Tour de France winner and four-time Olympic gold medallist Bradley Wiggins might have some questions to answer in the light of Russian hackers' publication of Therapeutic Use Exemptions relating to numerous high-profile athletes.
Therapeutic Use Exemptions, or TUEs, are something an athlete can apply for to their national anti-doping body or international sporting federation, with the approval of a doctor, in order to allow them to use substances on WADA's banned list to treat a medical condition they have.
Fifty-three of Team GB's squad of 366 athletes for the Olympic Games in Rio had requested an exemption form from UK Anti-Doping.
As the 'Daily Mail' reports today, Wiggins' prescriptions of one particular drug on the site - triamcinolone - directly correlate with his appearances in three Grand Tours.
Wiggins was given a TUE for the drug, used to treat respiratory problems (Wiggins has asthma and an allergy to pollen), a few days before both the 2011 and 2012 Tours de France (which he won in 2012) and in 2013 days before the start of the Giro d'Italia, where the Londoner dropped out after the thirteenth stage owing to a chest infection.
Here's what the hackers (who go by the name 'Fancy Bears') claim is the 2011 TUE:
Wiggins was also prescribed salbutamol, formoterol and budesonide through TUEs across the course of his career. All of these are used for asthma and respiratory problems (Wiggins suffers from asthma).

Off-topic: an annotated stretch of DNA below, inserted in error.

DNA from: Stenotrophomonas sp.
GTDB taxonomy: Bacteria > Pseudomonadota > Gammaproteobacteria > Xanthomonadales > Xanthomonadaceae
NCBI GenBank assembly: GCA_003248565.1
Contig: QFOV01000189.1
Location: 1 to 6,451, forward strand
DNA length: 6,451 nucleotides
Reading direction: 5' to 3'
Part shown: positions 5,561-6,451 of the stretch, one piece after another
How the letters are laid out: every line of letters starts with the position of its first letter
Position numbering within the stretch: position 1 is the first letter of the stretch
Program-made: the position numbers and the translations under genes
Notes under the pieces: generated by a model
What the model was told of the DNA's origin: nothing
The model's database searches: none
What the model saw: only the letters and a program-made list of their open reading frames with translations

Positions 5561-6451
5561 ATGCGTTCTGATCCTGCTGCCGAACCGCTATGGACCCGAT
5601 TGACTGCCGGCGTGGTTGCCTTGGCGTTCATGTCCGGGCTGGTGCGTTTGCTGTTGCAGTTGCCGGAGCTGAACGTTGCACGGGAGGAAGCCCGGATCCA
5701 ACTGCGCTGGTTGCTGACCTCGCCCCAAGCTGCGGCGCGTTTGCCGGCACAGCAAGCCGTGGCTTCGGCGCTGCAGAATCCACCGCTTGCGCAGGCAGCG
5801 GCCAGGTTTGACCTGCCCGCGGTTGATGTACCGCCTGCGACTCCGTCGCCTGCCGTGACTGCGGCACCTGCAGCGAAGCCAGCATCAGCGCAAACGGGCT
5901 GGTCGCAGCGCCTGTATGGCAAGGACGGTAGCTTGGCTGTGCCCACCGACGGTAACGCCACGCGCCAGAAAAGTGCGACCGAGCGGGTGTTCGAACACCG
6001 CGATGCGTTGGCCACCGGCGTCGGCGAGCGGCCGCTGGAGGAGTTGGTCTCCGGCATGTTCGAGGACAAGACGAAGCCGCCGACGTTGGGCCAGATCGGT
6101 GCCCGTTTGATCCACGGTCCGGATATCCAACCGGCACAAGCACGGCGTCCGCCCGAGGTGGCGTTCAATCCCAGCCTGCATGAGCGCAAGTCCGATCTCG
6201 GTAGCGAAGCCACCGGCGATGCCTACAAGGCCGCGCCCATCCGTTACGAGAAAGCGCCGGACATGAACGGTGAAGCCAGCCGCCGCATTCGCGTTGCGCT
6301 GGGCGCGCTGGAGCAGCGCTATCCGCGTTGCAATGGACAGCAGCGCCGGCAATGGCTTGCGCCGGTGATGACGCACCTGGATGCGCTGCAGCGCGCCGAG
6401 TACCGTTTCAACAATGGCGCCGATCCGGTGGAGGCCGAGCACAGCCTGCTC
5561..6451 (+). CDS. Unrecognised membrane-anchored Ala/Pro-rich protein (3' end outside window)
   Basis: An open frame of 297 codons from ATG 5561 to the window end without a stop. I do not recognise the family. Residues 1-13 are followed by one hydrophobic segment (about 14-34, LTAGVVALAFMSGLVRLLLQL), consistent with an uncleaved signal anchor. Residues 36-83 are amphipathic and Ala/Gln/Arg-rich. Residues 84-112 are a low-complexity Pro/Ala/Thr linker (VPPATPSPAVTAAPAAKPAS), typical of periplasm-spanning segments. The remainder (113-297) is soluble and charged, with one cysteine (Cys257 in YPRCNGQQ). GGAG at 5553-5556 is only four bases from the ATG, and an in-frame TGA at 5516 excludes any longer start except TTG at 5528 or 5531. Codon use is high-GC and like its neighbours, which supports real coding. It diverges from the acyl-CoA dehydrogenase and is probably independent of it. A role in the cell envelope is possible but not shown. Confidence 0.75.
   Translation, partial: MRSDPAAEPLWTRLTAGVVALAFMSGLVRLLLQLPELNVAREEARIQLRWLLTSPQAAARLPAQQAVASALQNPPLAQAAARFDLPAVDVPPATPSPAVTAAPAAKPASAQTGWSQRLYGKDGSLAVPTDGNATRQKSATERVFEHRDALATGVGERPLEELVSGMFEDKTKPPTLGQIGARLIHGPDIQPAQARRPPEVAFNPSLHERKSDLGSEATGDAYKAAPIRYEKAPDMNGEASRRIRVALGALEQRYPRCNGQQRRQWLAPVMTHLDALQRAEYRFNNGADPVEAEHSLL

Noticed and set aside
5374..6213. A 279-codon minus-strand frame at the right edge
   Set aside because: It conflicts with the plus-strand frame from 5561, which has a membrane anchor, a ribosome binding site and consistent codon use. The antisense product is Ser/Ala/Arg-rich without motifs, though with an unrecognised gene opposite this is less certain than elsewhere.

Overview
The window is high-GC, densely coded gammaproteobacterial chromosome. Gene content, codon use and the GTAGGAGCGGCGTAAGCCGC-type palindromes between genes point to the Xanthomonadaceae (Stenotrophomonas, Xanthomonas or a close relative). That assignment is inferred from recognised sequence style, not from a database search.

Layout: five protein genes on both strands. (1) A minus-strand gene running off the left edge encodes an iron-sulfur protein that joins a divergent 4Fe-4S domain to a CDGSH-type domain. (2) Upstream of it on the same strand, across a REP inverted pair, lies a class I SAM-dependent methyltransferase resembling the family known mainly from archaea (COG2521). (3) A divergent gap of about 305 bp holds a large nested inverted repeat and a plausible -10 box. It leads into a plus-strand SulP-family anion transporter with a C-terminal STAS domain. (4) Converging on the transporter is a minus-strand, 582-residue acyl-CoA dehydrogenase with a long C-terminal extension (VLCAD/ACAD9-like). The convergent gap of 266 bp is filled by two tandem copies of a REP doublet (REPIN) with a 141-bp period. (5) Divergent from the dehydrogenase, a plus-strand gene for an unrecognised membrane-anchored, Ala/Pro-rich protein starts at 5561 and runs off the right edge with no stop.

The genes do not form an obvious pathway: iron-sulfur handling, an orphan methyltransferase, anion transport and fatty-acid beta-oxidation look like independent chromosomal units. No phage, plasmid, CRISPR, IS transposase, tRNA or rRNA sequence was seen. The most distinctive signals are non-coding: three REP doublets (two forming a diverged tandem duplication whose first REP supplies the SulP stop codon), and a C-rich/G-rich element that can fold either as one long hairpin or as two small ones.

And, while the use of TUEs is completely above board, and there is no suggested impropriety on Wiggins' part whatsoever, it is claims he made in his 2012 book 'Bradley Wiggins: My Time' that have caused eyebrows to be raised slightly regarding the TUEs. This is because triamcinolone is applied in an "intramuscular" fashion, according to the certificate - in other words, via injection. Wiggins' book would seem to contradict his use of the drug before the 2011 and 2012 Tours (the book was published in November 2012):
British Cycling have always had a no-needle policy, it’s been a mainstay of theirs; so it was something I grew up with as a bike rider. In British cycling culture, at the word ‘needle’ or the sight of one, you go, ‘Oh shit’, it’s a complete taboo...I’ve never had an injection, apart from I’ve had my vaccinations, and on occasion I’ve been put on a drip, when I’ve come down with diarrhoea or something or have been severely dehydrated.
Wiggins' use of the TUEs can be legitimately and easily explained. The seeming contradiction between his book and the TUEs, perhaps not so much.